Nature Recovery Networks

A Nature Recovery Network

A vision of Britain in 2040, when nature has been allowed to recover through the implementation of a Nature Recovery Network. By Nik Pollard.

Making space for nature

We have a vision for a future where wildlife thrives across our landscapes and nature is welcomed into our lives once more, where our urban spaces are a green oasis, and seeing a curlew or a water vole is no longer a rare experience.

Along with other Wildlife Trusts across the UK, we are calling for a Nature Recovery Network to put space for nature at the heart of our farming and planning systems, to bring nature into the places where most people live their daily lives, and to repair our fragmented and degraded landscape. We need new laws, including an Environment Act passed by the Westminster government, to ensure this happens. In it, local Nature Recovery Maps would be produced to achieve key Government targets for increasing the extent and quality of natural habitats, turning nature’s recovery from an aspiration to a reality.

A thriving natural environment is not a luxury - it is an urgent necessity. We are facing biodiversity and climate crises. The natural world is worth protecting in its own right. But a healthy, resilient, connected natural environment also offers us the best defence against these crises. 

Marbled white and common spotted orchid in wild flower meadow by Tom Marshall

Marbled white and common spotted orchid in wild flower meadow by Tom Marshall

Explore our new Nature Recovery Network map to find out how we are creating new spaces for nature to recover and thrive.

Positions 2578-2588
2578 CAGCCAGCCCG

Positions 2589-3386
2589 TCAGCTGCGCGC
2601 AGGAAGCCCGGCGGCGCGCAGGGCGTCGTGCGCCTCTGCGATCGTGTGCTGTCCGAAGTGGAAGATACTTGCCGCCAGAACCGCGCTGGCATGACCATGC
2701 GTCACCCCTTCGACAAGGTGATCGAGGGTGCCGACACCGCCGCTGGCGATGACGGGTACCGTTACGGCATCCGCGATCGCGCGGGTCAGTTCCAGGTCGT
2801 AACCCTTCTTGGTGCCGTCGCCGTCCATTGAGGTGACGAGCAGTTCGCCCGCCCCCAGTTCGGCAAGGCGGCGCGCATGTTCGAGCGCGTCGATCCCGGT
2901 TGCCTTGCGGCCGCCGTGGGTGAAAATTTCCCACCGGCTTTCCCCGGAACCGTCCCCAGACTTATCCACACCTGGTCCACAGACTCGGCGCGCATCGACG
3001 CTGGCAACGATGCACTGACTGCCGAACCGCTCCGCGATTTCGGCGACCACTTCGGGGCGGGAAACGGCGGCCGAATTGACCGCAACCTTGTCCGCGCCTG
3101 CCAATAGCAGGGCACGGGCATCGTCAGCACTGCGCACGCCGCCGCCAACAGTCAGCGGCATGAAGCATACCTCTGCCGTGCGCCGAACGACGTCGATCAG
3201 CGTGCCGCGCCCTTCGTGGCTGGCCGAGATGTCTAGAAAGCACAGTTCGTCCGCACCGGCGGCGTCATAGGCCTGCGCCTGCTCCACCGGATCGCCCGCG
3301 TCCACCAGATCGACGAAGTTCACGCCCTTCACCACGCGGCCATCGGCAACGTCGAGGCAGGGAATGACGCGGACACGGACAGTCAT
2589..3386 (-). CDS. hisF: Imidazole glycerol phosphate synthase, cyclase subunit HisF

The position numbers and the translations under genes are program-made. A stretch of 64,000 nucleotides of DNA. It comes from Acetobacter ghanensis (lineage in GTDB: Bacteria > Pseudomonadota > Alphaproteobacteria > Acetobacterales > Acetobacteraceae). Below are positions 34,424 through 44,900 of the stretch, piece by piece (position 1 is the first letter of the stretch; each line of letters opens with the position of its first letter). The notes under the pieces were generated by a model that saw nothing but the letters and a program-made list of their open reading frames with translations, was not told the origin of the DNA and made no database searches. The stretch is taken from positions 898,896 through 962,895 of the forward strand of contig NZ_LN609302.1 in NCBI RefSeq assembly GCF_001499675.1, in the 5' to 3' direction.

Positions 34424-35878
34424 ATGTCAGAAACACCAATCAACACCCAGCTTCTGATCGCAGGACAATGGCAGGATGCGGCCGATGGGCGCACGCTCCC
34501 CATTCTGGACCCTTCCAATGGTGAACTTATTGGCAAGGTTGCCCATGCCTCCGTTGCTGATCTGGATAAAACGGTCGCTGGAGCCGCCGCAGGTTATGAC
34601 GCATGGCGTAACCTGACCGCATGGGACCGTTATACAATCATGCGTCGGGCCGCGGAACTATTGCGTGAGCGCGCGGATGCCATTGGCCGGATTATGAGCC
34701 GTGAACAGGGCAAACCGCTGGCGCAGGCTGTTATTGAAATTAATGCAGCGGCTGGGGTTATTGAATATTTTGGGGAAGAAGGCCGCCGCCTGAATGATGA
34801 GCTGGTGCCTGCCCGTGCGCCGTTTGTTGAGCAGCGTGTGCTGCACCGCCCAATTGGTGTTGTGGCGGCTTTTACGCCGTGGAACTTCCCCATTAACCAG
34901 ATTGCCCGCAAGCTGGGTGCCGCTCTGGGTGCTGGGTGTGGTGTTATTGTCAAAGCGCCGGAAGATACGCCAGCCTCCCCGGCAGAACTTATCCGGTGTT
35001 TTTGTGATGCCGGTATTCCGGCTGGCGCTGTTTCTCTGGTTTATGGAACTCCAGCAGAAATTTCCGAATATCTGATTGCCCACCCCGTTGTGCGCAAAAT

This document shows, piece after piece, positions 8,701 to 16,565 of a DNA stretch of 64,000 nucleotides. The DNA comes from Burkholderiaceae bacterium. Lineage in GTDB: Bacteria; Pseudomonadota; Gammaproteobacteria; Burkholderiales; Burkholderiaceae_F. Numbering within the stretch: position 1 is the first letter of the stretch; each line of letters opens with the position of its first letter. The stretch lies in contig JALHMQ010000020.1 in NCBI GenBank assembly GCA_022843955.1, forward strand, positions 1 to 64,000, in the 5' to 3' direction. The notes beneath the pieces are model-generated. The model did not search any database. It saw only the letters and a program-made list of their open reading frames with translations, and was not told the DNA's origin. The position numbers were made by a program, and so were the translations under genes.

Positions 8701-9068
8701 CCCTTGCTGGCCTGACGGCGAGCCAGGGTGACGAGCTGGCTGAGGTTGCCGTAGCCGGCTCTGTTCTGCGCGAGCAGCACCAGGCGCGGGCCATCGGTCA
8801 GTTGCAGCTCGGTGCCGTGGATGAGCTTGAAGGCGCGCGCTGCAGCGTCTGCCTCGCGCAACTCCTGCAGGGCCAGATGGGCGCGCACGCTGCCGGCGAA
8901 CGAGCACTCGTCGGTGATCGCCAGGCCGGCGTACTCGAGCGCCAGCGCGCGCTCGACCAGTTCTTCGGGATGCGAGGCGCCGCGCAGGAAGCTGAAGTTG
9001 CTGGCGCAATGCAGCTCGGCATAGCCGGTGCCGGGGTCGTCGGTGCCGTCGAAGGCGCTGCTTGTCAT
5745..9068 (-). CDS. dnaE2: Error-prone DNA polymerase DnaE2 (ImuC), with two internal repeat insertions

Explore the map

The problem: why we need a Nature Recovery Network

Our natural environment offers one of the best defences against climate change - it is vital that we properly value it. Photo by Scott Petrek.

We have torn holes in the web of life that supports us

The UK today is a human dominated landscape. Most original habitats have gone, and natural ecosystems are fragmented. Our nature reserves are precious havens of biodiversity where wildlife thrives. But in the wider countryside, woods, meadows, ponds and other places with lots of wild plants and animals are getting smaller, fewer, more polluted, and more cut-off from each other. Most of our plants and animals are declining. One in ten face extinction.

Given the pressure on land for food, roads and housing, this is not surprising. However, our separation from nature has led to other unintended effects. We have an epidemic of chronic disease, and the worst obesity problem in Europe. Air quality limits are regularly breached. Floods are becoming more common and more destructive. Damage to farmland soils costs us around £1bn a year.

Nature is our life support 

Our lifestyles overlook the value of natural systems – even though nature underpins everything we do. We need healthy soil to grow food in, clean air to breathe, clean water to drink, and green space for exercise and relaxation. No one disputes this – yet our farming and planning systems have often taken us in the opposite direction.